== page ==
Red Never Follows – Hugo Boss 20th anniversary exhibition at the Saatchi Gallery

Felix Bonowski and a performer of his installation piece

Felix Bonowski and a performer of his installation piece

Blood red light seeps across the ash white canvas that is the second floor of the Saatchi Gallery; on entering the exhibition space you are immediately transported to somewhere that feels at once safe and dangerous, the warmth of the colour is almost womb-like and yet the movement on the walls around you disturbs the equilibrium. There’s a symphony of technology, design and conceptualisation that is playing out around you, and you are aware that innovation and creativity are at the root of each installation.

20 years ago in 1993, Hugo Boss was launched, and this exhibition is a collaboration by the brand with 20 urban creatives. I spoke to Christoph Frank of Platoon, the curators based in Germany, who said that in selecting the work and the creators, the importance was “innovation and creativity.” They actively sought those who were taking a “different approach which is in keeping with the ideology of Hugo Boss.” This originality of imagination truly resonates loud and clear through the exhibition. Also it is clear that there is an inventive resourcefulness of those from different disciplines. Again, like Hugo Boss is wont to do, pushing boundaries of expectation and preconception, the art on show here might not necessarily fall into the usual “fine art” disciplines. We don’t recognise the traditional arts of painting, photography, drawing, no we have visuals and installations by designers, film directors, engineers, architects from all over the world, from Germany to Japan, Portugal to LA and that I think makes the richness of the collection unique and pioneering.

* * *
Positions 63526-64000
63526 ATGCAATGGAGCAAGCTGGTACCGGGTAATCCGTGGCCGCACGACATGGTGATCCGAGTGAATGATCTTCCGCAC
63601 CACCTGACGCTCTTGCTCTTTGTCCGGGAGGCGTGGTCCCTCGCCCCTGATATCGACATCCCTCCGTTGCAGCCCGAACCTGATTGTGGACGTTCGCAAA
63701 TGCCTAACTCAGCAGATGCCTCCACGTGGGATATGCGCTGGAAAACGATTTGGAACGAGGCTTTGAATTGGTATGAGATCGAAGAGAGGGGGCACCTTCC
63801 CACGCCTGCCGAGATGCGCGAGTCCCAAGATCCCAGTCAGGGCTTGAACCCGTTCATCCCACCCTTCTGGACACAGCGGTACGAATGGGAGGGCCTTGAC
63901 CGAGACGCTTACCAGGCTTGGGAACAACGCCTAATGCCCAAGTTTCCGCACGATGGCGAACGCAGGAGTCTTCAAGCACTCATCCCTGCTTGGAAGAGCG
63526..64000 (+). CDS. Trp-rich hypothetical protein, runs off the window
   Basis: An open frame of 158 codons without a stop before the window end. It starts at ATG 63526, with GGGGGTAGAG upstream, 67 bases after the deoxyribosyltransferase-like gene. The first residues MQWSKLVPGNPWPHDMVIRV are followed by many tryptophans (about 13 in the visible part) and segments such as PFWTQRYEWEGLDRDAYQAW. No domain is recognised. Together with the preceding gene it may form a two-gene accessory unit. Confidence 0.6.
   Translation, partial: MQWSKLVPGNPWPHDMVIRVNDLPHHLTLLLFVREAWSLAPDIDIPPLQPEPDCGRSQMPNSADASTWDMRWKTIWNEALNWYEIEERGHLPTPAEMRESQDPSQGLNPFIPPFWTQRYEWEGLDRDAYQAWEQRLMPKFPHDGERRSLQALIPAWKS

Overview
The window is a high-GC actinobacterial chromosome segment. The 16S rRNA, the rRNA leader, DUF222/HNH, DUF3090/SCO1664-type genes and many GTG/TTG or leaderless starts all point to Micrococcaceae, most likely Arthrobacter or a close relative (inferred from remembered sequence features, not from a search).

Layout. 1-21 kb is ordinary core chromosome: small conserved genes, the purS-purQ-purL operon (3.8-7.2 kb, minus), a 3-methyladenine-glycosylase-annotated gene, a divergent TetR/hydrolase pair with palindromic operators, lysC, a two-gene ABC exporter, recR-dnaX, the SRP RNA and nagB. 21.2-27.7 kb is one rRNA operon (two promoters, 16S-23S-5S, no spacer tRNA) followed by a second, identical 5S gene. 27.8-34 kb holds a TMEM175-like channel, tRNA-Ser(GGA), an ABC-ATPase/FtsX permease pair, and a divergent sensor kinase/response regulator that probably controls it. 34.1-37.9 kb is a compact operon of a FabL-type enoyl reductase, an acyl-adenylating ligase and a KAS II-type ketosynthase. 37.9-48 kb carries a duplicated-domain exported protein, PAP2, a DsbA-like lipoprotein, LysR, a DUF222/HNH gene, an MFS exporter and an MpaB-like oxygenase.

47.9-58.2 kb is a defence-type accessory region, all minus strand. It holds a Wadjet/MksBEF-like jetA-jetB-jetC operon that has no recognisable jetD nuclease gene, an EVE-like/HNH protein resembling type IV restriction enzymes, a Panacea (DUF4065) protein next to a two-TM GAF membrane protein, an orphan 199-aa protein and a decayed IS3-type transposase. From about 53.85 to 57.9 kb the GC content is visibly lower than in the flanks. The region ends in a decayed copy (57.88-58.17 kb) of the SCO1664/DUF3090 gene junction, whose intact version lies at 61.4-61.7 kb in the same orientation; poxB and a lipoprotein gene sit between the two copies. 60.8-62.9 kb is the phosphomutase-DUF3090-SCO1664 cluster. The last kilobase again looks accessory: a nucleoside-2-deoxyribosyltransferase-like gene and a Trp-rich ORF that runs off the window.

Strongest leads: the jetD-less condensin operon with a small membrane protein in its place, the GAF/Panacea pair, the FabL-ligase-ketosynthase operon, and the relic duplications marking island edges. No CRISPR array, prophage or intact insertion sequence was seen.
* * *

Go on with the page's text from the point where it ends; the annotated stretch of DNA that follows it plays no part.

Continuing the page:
Red by Mark Jenkins

Red by Mark Jenkins

This leads to the question, what makes art ‘art’? Not that long ago, photography was criticised for being an almost mechanistic form of representation, not real “art” and then in walks Ansell Adams who one could argue, might blow away even the most cynical sceptic as he used knowledge, analysis and technology to achieve and manifest his own artistic and creative aims. So too, we have here in this exhibition, individuals who “know” what their respective technology can do and are adopting it to originate representative forms. It’s a really interesting concept for a show, and one which I feel the curators have really pulled off.

Guvenc Ozel

Guvenc Ozel

Güvenç Özel now residing in LA, but originally from Turkey, an architect and artist has created a ‘cave’ of paper, constructed out of folded triangles forming pentagrams which breathe in response to the signals emitted from a headset worn by the listener. Red light bathes the interior. Güvenç told me that it is a wireless device that maps mind waves. Disturbing maybe, but incredibly thought provoking, as he said, the cave breathes in response to our mind, thus we can make manifest thought patterns and control the space around us.

US: Luke and Chris

US: Luke and Chris

Have you ever sat and been mesmerised by the sound “heart-beat” patterns on SoundCloud? No? I suggest you take a look, find a track and listen. That’s just what inspired US (Luke Taylor and Chris Barrett based in Kingston, London) as film directors to create a 3D stop motion of a track by hip-hop musician Wiley. A great dumb-bell like row of old vinyl each cut accurately to size to represent the beats and course of the track. They had to film it in “reverse” they told me. Creating the whole track first with the vinyl then cutting it off in reverse time. The piece here they painstakingly have recreated. I love it that the old vinyl which would have likely ended up in landfill has found a new voice in these guys’ hands.

Julian Adenauer of SoNice Development

Julian Adenauer of SoNice Development